He was a big believer in personal freedom and personal responsibility.

Nice Editorial, Thomas Donlan!


In the Market Week section, I note two things in Jonathan's Buck's "European Trader":

1)  European markets will continue to drift as Draghi and Germany are far apart...

2)  He likes Enel (ENEL.Itay) and operator of green energy (wind, hydro, geothermal and solar around the globe), cranking out 7,554 megawatts (call it 10 typical nuclear power plants) and is growing at a double-digit pace.


Owen Fletcher ("Commodities Corner") believes that wheat prices may come down hard.  Wheat is much less affected by the current drought, and even though some WOULD be used as a corn substitute, there should be plenty of wheat this year.


I what looks like a welcoming development, Barron's may have introduced a new column!  Reshma Kapadia ("Emerging Markets") writes that because so many of the larger foreign stock markets so tightly correlate with our own (the MSCI Emerging Markets Index apparently is heavily weighted to the BRICs and has a very high 0.88 correlation with the S&P 500).

So she recommends doing some shopping in markets like Turkey, Indonesia, the Philippines and Peru!

She even gives us some specific names to check out: Mitra Adiperkasa (MAPI.Indonesia, a department store chain there, Alicorp (ALICORC1.Peru, consumer goods) which has a long history of surviving tough periods in Peru and Manila Water (MWC.Philippines).

She finishes by noting that when liquidity gets squeezed (think 2008) that these investments go down faster...

I will send the author an email with the hope that Barron's will see fit to keep this column every week!


I am happy with the job that Michael Aneiro is doing at "Current Yield", he too looks at the jobs numbers with a skeptical eye, and of course how they affected Treasury debt, rates were up a bit but within their recent trading ranges.

In the adjacent "Bond Center" (those four graphs I like so much)I note that euro short term rates took another dive (that's 4 big dives down, 1 up in the last 5 weeks), and are essentially now the SAME as Japan's...  I believe this is a signal that something bad is about to happen in Europe...


Barron's has two places where they show what the "insiders" are up to: the "Insider Transactions" and the "144 Filings".  I am not clear on the differences (perhaps reporting differences), but although they are often pretty similar, they do not report exactly the same information.  I have used and arbitrary number of $30 million in looking at sales by insiders.  There was a lot of selling last week, the first list is from Insider Transactions, the other three names from 144 Filings that were missed:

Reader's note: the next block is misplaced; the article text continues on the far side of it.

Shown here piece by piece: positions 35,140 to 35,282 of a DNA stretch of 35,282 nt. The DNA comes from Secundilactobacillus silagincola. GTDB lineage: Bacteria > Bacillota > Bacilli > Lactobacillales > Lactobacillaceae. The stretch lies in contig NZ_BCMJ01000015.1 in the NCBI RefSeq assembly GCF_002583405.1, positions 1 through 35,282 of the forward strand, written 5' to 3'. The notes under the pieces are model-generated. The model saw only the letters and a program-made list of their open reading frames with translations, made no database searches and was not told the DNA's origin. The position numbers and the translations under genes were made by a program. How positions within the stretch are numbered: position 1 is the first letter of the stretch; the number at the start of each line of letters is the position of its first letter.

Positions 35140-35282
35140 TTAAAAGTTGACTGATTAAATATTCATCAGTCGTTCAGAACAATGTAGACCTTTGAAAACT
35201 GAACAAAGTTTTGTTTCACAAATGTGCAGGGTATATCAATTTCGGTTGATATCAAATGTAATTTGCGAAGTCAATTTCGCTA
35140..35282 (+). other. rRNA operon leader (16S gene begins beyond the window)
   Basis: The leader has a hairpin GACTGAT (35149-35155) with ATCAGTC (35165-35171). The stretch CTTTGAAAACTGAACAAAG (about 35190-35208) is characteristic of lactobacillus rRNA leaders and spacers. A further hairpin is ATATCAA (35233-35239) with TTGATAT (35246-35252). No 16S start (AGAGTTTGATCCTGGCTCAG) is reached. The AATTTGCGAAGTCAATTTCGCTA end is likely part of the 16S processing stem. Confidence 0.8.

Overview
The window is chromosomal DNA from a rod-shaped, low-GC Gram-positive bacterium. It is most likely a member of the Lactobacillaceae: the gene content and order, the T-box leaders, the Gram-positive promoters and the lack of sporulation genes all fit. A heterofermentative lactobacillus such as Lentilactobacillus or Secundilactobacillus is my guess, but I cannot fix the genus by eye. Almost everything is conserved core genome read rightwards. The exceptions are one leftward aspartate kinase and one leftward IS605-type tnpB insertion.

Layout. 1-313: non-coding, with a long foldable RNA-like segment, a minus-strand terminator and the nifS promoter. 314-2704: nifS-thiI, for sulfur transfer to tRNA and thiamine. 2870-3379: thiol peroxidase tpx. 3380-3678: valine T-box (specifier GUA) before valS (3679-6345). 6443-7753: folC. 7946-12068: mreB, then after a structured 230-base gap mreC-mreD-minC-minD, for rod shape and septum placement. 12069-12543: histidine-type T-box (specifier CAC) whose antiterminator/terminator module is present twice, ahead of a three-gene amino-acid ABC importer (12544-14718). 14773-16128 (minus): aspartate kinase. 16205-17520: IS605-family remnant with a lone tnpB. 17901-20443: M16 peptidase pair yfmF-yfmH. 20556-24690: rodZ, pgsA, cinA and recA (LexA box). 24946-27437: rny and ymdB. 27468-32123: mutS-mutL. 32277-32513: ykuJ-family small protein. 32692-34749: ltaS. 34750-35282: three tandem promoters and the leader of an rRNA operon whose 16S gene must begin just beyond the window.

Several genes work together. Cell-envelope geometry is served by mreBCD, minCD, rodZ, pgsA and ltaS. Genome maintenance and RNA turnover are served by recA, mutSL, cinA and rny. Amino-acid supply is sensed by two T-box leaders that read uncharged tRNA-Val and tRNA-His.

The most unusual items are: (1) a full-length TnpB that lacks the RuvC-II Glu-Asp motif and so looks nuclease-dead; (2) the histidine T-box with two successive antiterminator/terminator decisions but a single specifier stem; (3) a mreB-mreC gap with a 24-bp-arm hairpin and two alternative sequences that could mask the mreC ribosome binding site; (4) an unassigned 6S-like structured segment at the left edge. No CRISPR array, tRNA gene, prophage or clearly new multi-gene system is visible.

$90.4 million     Natural Grocers (NGVC, 7 insiders)
$62.1 million     eBay (EBAY, 6 insiders)
$61.2 million     Amgen (AMGN, 7 insiders)
$57.3 million     Alexion Pharmaceuticals (ALXN, 6 insiders)
$40.2 million     Splunk (SPLK, 6 insiders)

$32.6 million     Visa (V, 1 insider)
$26.7 million     Danaher, 1 insider, the CEO)
$24.8 million     Kimberly Clark (KMB, 2 insiders)  <-- was in the Insider Transactions

In aggregate, these are some the biggest numbers I have seen....


I have not commented much yet on this, but shareholder activist Carl Icahn has been steadily building up his stake in troubled truck manufacturer Navistar, his Icahn Associates now owns almost 10 million shares (14.5% of the company).


The Might Peruvian Sol climbed a tiny 0.15% vs. the US $, reaching $0.3805...  While that's great for our company there, it WILL definitely mean a more expensive haircut while there (almost $5.00...).  Don't worry though, I will still leave "Mery" a good tip, as she does good work!


  1. good piece. keep it up.
    "You didn't build that Monster," says President Obama, "someone else re-animated that flesh."

  2. thanks Robert
    so much better and easier than actually reading Barrons and doing all that hard thinking (-;

    shame the link to the Bhuddist texts doesnt work for me as i was keen to head off there for some real head scratching